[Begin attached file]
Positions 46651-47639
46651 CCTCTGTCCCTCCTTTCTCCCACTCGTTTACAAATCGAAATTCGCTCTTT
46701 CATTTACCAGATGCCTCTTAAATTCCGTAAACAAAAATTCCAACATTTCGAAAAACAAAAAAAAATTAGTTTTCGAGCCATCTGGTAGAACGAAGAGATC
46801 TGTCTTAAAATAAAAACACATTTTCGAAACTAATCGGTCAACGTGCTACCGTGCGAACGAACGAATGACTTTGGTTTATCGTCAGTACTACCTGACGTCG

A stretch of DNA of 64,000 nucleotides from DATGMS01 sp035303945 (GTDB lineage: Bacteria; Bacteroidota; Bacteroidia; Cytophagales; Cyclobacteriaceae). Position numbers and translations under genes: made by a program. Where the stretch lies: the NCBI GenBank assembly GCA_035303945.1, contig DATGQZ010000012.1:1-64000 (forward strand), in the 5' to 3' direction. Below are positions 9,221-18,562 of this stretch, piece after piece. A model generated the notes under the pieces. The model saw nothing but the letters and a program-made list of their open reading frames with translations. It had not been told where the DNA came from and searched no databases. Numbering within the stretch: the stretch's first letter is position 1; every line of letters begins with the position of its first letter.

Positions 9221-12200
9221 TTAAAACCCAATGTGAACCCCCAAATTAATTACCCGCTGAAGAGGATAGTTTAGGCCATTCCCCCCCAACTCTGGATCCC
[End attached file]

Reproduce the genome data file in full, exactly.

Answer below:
Positions 46651-47639
46651 CCTCTGTCCCTCCTTTCTCCCACTCGTTTACAAATCGAAATTCGCTCTTT
46701 CATTTACCAGATGCCTCTTAAATTCCGTAAACAAAAATTCCAACATTTCGAAAAACAAAAAAAAATTAGTTTTCGAGCCATCTGGTAGAACGAAGAGATC
46801 TGTCTTAAAATAAAAACACATTTTCGAAACTAATCGGTCAACGTGCTACCGTGCGAACGAACGAATGACTTTGGTTTATCGTCAGTACTACCTGACGTCG

A stretch of DNA of 64,000 nucleotides from DATGMS01 sp035303945 (GTDB lineage: Bacteria; Bacteroidota; Bacteroidia; Cytophagales; Cyclobacteriaceae). Position numbers and translations under genes: made by a program. Where the stretch lies: the NCBI GenBank assembly GCA_035303945.1, contig DATGQZ010000012.1:1-64000 (forward strand), in the 5' to 3' direction. Below are positions 9,221-18,562 of this stretch, piece after piece. A model generated the notes under the pieces. The model saw nothing but the letters and a program-made list of their open reading frames with translations. It had not been told where the DNA came from and searched no databases. Numbering within the stretch: the stretch's first letter is position 1; every line of letters begins with the position of its first letter.

Positions 9221-12200
9221 TTAAAACCCAATGTGAACCCCCAAATTAATTACCCGCTGAAGAGGATAGTTTAGGCCATTCCCCCCCAACTCTGGATCCC